And so, on this morning of quietly and studiously picking berries, as I have over many years and many decades, it occurred to me, unbidden, that in the innocence of my childhood, I had no realization that we were gathering the food that would help us survive in the harder months. It wasn’t as if my mother ever said to me,  “We must pick these berries so we will have enough food to eat come winter.”.  Although it was exactly the case on those rare occasions when blackberry dumplings and sweet tea were all of dinner.

To a child, blackberry dumplings for dinner was having desert without having to suffer though collards with vinegar.  Again.  Unlike the nights with only fried fatback and biscuits;  which were a little more obvious in their poverty.

Fatback is a 2-inch thick, 4-inch wide, 5-inch long slab of pork fat with a bit of the skin left on top.  Usually used for seasoning or to gather grease for frying other food.  It is cut into strips of ¼ inch and fried thoroughly.  The resulting strip of salty fried fat with the crunchy skin rind can be eaten, and usually was in our household, as a side to greens of any sort.

Some nights, not many, but enough to create a memory, there was fatback and biscuits for dinner.  It could have been the set of my mother’s mouth that told us complaining would be pointless.  It was what there was. However on the nights of blackberry dumplings, it is possible that as children, we were so taken with the idea that we did not notice the intent or reason behind the novel treat came down to a lack of anything else to eat.   A quart of sugar-sweetened blackberries, self-rising flour, pork fat and water.  Filling and, as it stands, nutritious enough.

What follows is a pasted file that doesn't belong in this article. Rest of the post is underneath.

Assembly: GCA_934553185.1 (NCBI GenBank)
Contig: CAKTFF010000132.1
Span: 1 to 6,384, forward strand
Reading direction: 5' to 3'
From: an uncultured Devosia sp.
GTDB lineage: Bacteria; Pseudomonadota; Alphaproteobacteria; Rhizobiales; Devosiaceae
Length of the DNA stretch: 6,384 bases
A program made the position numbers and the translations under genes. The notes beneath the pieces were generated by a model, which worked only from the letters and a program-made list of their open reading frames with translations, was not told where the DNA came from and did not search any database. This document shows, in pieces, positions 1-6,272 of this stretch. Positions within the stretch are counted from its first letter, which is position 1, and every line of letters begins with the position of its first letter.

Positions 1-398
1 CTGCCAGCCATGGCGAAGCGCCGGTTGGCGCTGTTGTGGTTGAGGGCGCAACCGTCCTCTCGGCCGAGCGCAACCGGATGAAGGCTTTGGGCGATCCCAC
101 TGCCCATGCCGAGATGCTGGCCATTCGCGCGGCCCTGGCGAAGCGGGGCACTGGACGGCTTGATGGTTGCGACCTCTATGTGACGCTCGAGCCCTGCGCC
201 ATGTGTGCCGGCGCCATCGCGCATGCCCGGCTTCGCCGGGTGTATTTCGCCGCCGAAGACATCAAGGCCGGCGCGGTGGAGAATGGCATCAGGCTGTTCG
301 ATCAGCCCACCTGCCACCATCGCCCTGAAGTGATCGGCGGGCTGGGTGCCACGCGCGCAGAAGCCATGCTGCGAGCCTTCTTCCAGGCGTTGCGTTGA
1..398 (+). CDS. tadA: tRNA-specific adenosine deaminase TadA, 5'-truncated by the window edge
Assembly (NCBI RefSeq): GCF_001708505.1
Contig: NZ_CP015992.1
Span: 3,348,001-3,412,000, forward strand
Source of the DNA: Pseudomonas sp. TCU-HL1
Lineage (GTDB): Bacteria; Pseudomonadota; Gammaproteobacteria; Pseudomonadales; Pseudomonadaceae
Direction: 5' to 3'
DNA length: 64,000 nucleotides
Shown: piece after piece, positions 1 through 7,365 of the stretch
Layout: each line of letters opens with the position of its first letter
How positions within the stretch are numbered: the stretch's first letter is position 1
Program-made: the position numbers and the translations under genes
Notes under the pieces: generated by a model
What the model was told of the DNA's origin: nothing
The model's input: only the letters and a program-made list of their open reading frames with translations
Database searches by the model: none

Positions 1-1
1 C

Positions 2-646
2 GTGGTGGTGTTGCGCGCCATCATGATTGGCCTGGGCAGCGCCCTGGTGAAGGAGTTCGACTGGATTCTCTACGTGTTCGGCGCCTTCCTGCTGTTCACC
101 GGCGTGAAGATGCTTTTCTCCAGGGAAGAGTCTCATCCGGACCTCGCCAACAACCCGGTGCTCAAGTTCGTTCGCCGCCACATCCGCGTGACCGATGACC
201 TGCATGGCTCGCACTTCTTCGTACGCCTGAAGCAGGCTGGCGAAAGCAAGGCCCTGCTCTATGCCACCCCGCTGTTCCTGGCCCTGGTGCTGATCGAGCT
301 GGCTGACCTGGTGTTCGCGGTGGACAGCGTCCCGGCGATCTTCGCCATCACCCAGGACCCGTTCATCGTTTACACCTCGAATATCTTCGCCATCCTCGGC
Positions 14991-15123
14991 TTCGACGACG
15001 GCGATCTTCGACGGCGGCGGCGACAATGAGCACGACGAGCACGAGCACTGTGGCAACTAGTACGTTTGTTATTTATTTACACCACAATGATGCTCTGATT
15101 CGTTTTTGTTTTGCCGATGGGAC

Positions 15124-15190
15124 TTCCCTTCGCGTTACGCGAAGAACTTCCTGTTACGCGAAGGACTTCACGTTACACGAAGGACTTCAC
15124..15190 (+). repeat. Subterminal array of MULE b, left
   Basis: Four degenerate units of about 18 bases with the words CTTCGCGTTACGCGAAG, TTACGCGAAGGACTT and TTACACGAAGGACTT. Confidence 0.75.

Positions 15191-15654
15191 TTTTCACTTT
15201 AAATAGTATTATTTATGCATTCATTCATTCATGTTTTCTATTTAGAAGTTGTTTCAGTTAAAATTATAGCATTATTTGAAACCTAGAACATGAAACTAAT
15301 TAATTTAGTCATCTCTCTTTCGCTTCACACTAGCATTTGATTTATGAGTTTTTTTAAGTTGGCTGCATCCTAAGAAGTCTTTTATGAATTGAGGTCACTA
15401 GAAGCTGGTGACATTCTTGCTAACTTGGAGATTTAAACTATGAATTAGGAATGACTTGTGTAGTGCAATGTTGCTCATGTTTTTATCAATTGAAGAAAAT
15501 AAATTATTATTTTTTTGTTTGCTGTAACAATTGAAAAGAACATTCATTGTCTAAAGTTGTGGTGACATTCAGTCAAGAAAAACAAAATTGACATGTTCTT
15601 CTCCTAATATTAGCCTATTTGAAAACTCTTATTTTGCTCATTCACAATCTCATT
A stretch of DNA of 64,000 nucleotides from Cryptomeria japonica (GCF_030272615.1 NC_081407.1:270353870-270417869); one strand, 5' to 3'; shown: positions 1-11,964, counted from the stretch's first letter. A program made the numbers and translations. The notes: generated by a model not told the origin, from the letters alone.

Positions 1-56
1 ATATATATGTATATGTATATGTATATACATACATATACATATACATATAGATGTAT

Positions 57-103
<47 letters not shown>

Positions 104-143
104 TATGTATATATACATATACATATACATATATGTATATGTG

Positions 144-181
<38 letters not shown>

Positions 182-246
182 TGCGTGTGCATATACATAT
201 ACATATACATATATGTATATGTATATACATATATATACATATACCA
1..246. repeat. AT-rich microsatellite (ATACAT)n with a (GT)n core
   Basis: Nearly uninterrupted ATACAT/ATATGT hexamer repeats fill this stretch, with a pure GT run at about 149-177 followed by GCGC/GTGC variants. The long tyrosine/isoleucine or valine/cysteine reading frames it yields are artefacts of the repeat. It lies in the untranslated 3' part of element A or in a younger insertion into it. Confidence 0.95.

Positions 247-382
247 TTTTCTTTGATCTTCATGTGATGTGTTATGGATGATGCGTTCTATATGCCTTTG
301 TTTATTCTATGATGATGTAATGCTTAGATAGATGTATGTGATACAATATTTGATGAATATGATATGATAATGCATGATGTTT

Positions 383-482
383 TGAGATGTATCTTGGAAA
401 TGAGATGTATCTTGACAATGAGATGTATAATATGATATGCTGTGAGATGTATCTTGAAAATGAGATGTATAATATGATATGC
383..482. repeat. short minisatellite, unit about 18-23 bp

I’m sure if, today, you could summon my mother’s spirit to ask, it would never have occurred to her that she was teaching me a survival skill by educating in the ways and means of blackberries.  Nor in taking me to the garden, nor in forcing me to pick and clean and can on those days when all I really wanted in the world, was nothing more than to be in the woods packing with the dogs, catching crayfish or building dams across a shallow neck in the creek.  She was simply doing what her sharecropper parents taught her to do.  Garden and pick and preserve and survive.